Friday, 17 April 2009

The weak points of Barcelona

author: Ian Hawkey
source: The Times

date: 12 April 2009

Joan Laporta, the dapper president of Barcelona, called the first 45 minutes against Bayern Munich "the best first half in the history of Barça". Franz Beckenbauer, the honorary president of the defeated Germans, called it the "worst half in Bayern’s history".

According to Laporta’s history, Barcelona’s first half at Camp Nou against Olympique Lyonnais in the previous round of the Champions League would have to rank high in an all-time list, too. Against Lyons, Barca scored four times before the interval, their trio of strikers, Leo Messi, Samuel Eto’o and Thierry Henry, sharing the goals, just as they did against Bayern. But, oops, just before half-time Barça conceded a very careless goal, headed in from a corner by the diminutive Jean Makoun. And, oops, they let in another against the French side just after the break.

Guus Hiddink enjoys advertising his gimlet eye for spotting an opponent’s Achilles heel. He will need it to exploit those areas where Barcelona can be vulnerable. They do exist. One feature of the demolition of Bayern was that the eye was not drawn especially to the attacking energy of Dani Alves, who plays at right-back but interprets the position loosely. On one of the very rare occasions when Bayern shovelled something resembling a counter-attack beyond the halfway line, Franck Ribery engineered it by slithering cleverly past Alves. An in-form Florent Malouda might be encouraged by that, even it seems just a chink of light.

The footage of Barcelona that Chelsea would do best to study would be taken from the four consecutive matches the Catalans did not win, between the middle of February and the second week of March. Lyons drew 1-1 with Barcelona in the last-16 first-leg meeting in France, their goal coming from that master of the dead ball, Juninho.

Defending free kicks, either direct ones or crosses hoisted into a busy, crowded penalty area, used to be a significant flaw in the Barcelona teams built during Laporta’s successful reign as president. When Frank Rijkaard’s Barça were eliminated from the Champions League by Jose Mourinho’s Chelsea in 2004-05, one such goal, when Ricardo Carvalho seemed to impede goalkeeper Victor Valdes, was their undoing.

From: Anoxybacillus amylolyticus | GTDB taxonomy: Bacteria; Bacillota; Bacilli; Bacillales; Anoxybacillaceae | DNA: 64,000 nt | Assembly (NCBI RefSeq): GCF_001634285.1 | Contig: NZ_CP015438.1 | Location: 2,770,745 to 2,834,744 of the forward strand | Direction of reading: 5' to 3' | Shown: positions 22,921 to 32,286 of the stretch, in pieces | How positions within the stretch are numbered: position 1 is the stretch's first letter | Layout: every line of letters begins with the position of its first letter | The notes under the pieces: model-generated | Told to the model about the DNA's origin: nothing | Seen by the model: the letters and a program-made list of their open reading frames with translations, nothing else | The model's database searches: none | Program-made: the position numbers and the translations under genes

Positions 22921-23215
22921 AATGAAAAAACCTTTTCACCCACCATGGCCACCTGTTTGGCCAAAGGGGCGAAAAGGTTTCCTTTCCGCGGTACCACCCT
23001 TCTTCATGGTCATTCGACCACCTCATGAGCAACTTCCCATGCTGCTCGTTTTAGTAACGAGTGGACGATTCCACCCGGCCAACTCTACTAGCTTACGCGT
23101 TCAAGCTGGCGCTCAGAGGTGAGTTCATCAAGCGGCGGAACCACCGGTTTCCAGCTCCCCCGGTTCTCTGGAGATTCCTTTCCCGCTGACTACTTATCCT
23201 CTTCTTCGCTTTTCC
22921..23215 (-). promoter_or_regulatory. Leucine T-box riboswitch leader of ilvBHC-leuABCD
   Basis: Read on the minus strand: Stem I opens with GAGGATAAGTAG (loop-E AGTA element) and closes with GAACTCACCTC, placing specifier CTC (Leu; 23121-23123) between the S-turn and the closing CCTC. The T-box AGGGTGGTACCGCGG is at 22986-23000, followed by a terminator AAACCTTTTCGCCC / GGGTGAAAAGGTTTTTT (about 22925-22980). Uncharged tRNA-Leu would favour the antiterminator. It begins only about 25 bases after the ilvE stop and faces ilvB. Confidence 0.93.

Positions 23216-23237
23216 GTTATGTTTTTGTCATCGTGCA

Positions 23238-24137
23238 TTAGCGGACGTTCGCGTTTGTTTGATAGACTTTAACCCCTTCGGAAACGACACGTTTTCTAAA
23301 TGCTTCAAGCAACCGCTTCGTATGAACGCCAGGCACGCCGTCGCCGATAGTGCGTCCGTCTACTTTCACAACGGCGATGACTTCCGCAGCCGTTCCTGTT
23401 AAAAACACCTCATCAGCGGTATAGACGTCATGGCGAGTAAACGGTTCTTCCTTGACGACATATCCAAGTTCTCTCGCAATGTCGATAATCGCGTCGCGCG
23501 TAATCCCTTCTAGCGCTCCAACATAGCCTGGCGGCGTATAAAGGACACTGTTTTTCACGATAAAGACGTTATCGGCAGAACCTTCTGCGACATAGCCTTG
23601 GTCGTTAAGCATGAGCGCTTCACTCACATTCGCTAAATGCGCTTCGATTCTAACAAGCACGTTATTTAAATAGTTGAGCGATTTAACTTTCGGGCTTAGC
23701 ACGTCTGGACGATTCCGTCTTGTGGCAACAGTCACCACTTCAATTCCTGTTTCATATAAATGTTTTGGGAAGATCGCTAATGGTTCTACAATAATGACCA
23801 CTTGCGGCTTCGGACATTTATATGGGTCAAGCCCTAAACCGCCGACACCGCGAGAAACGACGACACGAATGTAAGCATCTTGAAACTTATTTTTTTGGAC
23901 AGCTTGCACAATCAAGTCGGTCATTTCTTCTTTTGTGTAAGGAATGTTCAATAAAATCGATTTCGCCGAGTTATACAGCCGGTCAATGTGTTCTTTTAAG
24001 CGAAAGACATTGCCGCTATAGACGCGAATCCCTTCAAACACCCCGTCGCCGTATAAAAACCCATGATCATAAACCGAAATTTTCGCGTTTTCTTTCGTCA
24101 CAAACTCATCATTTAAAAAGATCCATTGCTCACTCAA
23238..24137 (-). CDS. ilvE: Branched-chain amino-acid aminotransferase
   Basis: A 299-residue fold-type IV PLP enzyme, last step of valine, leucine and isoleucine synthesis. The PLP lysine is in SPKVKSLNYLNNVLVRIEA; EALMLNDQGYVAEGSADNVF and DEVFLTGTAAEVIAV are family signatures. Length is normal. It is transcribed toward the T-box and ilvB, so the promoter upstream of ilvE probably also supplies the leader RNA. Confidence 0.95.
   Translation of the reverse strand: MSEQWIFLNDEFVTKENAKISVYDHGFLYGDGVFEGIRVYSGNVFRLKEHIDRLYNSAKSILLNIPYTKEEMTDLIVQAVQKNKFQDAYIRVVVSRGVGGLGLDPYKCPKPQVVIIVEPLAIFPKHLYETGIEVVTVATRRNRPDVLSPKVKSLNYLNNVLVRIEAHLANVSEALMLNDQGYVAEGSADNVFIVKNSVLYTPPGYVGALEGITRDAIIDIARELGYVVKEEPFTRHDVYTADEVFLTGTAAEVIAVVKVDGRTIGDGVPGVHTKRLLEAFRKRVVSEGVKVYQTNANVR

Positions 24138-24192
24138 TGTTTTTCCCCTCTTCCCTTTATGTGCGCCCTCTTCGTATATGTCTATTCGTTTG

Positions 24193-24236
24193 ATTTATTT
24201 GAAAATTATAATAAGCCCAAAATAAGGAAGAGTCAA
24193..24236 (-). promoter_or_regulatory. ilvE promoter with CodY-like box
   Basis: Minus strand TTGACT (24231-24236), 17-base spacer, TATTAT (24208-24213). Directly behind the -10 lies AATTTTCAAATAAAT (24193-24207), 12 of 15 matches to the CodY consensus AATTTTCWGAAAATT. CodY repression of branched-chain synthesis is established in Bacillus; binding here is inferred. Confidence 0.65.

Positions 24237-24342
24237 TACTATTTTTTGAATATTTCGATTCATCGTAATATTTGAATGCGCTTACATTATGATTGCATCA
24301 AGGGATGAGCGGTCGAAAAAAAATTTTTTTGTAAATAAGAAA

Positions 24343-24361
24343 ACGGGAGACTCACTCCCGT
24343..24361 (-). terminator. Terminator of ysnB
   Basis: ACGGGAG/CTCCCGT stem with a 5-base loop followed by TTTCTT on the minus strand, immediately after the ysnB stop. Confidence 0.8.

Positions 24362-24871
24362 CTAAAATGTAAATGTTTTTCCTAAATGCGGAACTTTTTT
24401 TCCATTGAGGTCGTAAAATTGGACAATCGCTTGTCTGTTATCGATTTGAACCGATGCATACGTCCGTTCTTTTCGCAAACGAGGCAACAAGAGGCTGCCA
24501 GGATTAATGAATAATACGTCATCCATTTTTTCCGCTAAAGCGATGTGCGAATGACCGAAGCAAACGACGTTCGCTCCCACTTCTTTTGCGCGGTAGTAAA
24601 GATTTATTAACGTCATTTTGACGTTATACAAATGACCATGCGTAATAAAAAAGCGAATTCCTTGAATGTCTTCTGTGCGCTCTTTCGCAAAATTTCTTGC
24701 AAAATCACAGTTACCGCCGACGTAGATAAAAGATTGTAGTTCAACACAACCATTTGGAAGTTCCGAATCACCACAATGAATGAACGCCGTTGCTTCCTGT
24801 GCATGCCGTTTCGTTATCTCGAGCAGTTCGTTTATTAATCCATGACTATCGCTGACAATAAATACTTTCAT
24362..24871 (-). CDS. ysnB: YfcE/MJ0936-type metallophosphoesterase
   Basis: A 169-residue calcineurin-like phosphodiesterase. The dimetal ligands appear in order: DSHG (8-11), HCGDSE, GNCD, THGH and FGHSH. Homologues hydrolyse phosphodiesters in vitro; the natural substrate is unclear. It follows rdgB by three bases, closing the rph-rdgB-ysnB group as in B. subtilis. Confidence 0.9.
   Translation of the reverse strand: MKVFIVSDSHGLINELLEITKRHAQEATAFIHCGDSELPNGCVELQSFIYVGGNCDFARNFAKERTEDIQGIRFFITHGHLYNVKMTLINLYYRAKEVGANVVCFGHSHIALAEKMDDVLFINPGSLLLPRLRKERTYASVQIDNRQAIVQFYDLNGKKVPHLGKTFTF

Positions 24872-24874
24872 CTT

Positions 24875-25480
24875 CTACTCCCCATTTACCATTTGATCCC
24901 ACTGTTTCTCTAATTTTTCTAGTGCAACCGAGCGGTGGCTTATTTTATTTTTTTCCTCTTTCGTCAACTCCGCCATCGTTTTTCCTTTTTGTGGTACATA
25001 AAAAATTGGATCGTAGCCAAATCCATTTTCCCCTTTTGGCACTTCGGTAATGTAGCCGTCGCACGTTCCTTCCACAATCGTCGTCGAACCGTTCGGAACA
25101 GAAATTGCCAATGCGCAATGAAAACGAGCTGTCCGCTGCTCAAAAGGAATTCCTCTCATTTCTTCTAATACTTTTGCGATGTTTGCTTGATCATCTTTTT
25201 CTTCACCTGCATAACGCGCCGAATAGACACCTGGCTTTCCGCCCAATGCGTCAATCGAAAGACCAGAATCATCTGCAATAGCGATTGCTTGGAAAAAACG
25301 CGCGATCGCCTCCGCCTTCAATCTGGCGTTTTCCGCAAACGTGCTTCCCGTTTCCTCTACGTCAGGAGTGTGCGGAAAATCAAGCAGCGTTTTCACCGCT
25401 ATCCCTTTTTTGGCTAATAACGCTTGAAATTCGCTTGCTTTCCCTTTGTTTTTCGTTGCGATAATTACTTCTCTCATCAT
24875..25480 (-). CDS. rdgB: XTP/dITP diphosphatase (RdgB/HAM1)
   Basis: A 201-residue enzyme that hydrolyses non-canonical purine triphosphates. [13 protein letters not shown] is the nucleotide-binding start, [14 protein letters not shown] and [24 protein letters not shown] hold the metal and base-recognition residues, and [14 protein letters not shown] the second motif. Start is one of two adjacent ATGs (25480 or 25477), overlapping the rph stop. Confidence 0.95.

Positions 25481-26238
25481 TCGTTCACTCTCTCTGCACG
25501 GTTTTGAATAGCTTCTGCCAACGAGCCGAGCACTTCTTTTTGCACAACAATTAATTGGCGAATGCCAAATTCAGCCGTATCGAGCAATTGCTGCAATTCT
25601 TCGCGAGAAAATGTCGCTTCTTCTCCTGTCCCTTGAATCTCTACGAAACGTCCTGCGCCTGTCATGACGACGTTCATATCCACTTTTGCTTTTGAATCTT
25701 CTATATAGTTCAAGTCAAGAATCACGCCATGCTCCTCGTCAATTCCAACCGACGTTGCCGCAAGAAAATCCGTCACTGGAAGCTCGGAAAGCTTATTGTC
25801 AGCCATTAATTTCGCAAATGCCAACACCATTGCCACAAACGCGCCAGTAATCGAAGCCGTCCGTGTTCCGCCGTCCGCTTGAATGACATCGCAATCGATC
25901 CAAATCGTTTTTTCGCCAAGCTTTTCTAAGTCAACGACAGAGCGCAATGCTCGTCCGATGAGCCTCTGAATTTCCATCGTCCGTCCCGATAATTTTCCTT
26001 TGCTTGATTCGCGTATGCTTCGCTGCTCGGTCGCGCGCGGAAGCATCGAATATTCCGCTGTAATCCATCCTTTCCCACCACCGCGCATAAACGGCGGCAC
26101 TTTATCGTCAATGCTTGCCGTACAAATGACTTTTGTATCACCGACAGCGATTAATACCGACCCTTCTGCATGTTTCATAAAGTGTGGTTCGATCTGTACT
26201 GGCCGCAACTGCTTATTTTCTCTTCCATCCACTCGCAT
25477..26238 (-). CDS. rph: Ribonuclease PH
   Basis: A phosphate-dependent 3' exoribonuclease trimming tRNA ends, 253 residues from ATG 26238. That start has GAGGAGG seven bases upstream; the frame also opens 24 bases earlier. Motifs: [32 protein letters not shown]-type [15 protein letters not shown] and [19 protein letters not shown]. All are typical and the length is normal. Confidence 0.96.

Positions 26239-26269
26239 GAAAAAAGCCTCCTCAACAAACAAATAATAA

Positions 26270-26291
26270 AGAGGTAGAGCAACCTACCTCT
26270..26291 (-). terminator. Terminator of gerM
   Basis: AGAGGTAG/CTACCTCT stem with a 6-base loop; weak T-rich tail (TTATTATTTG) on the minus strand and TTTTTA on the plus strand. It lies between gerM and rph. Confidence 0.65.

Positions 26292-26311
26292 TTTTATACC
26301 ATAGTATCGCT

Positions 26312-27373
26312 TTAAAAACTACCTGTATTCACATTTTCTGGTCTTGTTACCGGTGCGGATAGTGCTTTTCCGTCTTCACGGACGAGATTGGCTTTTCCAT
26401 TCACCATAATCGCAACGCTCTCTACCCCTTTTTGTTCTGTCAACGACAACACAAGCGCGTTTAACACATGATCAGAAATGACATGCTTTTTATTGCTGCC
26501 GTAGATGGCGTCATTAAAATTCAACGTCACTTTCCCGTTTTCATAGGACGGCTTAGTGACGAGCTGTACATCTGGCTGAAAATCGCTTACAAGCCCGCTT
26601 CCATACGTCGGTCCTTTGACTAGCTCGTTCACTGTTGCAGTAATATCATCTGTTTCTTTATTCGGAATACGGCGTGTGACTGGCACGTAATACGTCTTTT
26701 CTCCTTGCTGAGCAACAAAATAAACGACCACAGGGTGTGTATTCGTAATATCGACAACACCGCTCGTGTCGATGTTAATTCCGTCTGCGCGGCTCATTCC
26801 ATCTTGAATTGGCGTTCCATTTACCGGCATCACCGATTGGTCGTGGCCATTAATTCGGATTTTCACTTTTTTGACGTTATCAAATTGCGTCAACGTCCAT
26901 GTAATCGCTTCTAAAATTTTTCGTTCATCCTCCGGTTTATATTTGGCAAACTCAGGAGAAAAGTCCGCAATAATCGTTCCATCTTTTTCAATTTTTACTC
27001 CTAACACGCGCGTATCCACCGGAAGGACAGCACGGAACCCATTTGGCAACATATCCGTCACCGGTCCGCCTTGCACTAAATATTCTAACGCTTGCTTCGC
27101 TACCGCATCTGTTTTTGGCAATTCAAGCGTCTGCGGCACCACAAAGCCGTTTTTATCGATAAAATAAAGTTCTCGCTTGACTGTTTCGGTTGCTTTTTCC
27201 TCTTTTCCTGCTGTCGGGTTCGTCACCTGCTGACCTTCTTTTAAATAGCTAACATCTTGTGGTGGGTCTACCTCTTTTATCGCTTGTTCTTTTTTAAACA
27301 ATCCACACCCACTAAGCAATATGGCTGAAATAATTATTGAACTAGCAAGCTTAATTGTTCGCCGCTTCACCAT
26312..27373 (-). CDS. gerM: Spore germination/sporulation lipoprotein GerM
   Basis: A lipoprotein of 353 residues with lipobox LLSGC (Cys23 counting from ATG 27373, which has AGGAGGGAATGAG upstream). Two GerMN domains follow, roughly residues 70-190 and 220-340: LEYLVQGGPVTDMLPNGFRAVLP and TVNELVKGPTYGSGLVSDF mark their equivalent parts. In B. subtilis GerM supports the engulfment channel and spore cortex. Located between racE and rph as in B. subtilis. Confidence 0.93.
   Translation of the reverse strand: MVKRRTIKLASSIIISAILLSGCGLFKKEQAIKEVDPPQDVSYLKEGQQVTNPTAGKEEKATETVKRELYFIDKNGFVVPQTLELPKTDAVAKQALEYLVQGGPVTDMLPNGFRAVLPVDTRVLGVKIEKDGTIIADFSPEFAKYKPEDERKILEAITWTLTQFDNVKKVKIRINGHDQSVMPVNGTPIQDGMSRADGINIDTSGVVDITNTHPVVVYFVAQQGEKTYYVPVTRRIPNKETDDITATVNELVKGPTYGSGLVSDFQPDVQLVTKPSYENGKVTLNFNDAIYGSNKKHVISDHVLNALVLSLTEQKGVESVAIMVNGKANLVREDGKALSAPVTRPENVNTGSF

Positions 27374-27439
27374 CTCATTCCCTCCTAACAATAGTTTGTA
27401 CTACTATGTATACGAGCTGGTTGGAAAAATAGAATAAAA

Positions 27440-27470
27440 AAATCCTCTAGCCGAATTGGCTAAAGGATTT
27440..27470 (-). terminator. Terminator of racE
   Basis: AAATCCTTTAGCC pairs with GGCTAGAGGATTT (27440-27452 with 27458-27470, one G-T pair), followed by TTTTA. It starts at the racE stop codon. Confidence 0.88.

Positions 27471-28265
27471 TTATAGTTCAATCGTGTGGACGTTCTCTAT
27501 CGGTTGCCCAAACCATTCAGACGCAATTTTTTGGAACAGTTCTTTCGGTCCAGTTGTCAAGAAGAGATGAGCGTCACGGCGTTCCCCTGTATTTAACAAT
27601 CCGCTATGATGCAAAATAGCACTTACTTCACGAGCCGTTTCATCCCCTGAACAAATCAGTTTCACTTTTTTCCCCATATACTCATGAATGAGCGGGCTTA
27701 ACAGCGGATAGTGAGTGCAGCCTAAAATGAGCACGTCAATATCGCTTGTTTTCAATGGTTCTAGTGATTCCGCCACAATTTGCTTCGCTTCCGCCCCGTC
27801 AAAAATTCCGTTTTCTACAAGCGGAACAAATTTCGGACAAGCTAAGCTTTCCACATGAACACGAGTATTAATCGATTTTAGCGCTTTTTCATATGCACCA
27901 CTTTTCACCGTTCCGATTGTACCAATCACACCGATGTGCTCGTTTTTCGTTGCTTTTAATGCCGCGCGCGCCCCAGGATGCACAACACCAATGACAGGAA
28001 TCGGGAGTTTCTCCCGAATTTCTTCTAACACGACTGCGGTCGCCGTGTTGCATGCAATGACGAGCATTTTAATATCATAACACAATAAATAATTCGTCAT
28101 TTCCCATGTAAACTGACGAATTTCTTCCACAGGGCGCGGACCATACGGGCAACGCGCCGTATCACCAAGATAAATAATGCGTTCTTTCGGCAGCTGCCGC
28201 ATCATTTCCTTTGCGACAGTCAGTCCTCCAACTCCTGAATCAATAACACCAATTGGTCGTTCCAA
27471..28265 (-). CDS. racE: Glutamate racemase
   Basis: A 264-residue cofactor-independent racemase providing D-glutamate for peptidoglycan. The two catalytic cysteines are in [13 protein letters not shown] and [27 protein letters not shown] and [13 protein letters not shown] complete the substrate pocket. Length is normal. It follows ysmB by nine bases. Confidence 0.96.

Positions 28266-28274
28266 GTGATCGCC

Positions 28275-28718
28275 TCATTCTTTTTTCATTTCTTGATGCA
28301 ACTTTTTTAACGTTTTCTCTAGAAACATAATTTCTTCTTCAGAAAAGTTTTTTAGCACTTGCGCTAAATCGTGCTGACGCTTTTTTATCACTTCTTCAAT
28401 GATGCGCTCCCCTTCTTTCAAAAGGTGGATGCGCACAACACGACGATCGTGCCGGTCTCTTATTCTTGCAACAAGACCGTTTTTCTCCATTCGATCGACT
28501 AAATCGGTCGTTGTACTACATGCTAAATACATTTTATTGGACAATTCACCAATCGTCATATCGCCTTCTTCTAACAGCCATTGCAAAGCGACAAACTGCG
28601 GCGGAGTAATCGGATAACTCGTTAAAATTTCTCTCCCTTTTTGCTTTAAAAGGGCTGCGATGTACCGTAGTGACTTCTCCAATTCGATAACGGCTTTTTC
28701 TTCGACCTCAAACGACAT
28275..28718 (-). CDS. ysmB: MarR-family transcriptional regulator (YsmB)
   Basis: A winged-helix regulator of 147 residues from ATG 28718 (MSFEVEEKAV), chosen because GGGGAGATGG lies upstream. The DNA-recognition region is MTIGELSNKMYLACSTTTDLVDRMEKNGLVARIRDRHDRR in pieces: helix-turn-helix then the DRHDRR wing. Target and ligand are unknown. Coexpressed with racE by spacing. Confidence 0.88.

Under Pep Guardiola, who took over from Rijkaard last summer, and with the tall Gerard Pique adding some inches to the centre of their defence, they have tidied up their efficiency in this area, though they often concede an overall height advantage defending dead balls in the penalty area. Messi, Xavi and Andres Iniesta have magic in their soles but no special springs in their heels. Valdes is no giant, either, and is prone to errors in higher-profile contests.

When Atletico Madrid beat Barcelona 4-3 in the Spanish capital last month, they exploited the space behind the adventurous Alves. They tested the other flank, too, where the France international Eric Abidal is nominally Barcelona’s first-choice left-back. His cover is captain Carles Puyol, who is right-footed, fast, strong and more accustomed, since he assumed his senior status at the club, to playing at centre-half.

But Pique’s rising reputation has discouraged Guardiola from disturbing the partnership between the 22-year-old, sold by Manchester United last July, and the Mexican Rafa Marquez. His trust has every justification. In 20 matches as the middle pairing in his back four, Pique and Marquez have let in just two goals from set-pieces. Hiddink may still have something to surprise them with, though one imagines the card that is Branislav Ivanovic as spare, unpoliced target man is a joker that has now been used up.

Marquez is an important footballer for Barcelona, often responsible for the initial impulse to move their play forward from defence. Hassle Marquez and you can disrupt the finely tuned passing machine operated by Xavi and Iniesta. Atletico did that to good effect in Madrid and won.

At Camp Nou, Barcelona have lost only once in La Liga under Guardiola. That was against Espanyol, in the city derby, a defeat that had some familiar symptoms — a Valdes error; a cross headed in by a titch, Ivan de la Pena — and, alas for purists, some reward for the sort of strategy other big rivals have brought to Camp Nou over the past nine months.

Espanyol were pugnacious and sly in their 2-1 win, a match of 14 cards, including the red that deprived Barça of Seydou Keita from the first half. When Real Madrid came to the home of the league leaders back in December, they lost 2-0 after setting out to be hard and aggressive, apparently sharing around the XI the task of fouling Messi.

Guardiola thought he saw Bayern doing the same — around 85,000 shared his view — which explained his hot-headed reaction when Messi was booked by Howard Webb for simulation. The Barça coach thought the English referee had mistaken victim for villain. He may even have remembered how Jose Mourinho once tried to persuade the public that the diving Messi was a “good actor who should be in the theatre” after one of the feistier Barça-Chelsea confrontations of recent years.

Barcelona fans laughed about that and printed thousands of T-shirts saying “We don’t do theatre, we do great football”. Many will be soon be dug out of wardrobes, ironed and ready to wear again for another Chelsea visit.

read the full and original article here

Read more:
Why are Barcelona scoring so many goals?
Barcelona Is Winning With Style

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